difference between private and public school

Do ABC’s and 123’s Look Different at Private Schools?

Posted on Posted in Blog, Parenting's Not Easy, School Me on Research

Do ABC’s and 123’s Look Different at Private Schools?

 
Why pay for something, when you can get it for free?  No one, I would think, would offer the librarian cash for checking out borrowed books.  And the librarian may think you a bit ‘off’ if you did.  Yet, no one seems to look at a person twice when they say that while their property taxes pay for the public school around the corner, they’d much rather pay extra money to send their child to a private school.  There may even be a perfectly decent school in walking or driving distance. But about 9 percent of children have parents in the U.S. who can and will gladly foot the private school bill.
What is considered to be one of the most expensive private schools where I live charges a mere $12,195 for kindergarten (that is for a full day).  By the time children at this private school reach high school, parents get to write a check for $16,990.  Tuition can be paid all at once (for those who got it like that) or monthly (which for some is a house payment – times two). Why pay all of that money for letters and numbers?  Do ABC’s and 123’s look different at a private school?  Not really.  There are no extra letters or numbers that the wealthy know about and the poor, working and middle class are not privy to.  In fact findings from a much debated book released late last year argued that public schools outperform private schools.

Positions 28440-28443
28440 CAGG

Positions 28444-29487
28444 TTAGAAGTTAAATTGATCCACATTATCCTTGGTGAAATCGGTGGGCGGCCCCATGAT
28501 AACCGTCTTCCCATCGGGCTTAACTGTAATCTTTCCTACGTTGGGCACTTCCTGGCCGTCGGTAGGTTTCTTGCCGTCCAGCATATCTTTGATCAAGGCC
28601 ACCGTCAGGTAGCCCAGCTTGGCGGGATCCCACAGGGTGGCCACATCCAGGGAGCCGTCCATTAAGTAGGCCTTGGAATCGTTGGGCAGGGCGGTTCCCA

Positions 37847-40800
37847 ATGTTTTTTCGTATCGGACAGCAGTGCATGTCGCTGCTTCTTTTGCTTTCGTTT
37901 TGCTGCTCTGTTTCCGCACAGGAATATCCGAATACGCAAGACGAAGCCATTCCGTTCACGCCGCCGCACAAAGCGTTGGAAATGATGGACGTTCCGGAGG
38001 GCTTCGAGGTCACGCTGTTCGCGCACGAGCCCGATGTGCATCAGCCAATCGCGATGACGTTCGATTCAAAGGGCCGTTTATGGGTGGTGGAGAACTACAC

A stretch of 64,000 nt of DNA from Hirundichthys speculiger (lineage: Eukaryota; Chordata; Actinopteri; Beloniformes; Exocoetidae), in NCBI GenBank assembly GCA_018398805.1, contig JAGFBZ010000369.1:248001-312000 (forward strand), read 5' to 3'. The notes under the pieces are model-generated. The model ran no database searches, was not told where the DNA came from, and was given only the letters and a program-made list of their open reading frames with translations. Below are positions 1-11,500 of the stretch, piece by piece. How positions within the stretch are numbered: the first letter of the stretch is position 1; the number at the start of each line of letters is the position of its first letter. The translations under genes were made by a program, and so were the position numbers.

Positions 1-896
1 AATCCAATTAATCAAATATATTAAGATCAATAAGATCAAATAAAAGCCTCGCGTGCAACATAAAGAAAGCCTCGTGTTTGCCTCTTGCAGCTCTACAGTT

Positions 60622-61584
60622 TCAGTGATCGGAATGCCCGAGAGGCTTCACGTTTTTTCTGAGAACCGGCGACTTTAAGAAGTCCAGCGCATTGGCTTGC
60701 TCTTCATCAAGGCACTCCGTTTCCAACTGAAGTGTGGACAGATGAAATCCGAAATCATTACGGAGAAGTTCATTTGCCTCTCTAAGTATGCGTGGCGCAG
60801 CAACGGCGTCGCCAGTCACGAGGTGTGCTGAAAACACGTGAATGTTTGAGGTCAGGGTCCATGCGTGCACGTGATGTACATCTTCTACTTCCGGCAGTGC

While the jury is still argumentatively out on public vs private outperforming one another, one thing is for certain.  For private school parents it is about more than just the ABC’s and 123’s.  It’s about parents having their children mix and mingle with other children who come from similar backgrounds - backgrounds that include maids, car services and summers on Martha’s Vineyard.  Later in life children with this type of upbringing will move from playdates after school to form partnerships, in marriage and business.  Think I’m exaggerating? You might be surprised to know that within the circle of actresses, actors, businessmen and U.S. presidents many have attended some the most elite private schools in the United States.
Why then pay for school, when you can get it for free?  For the leg up, the advantage I suppose.  No side eye here from me because as bourgeoisie or privileged as private school may be, as a parent, I get that.
 

Do you feel your child would receive a better education at a private school?

 

 

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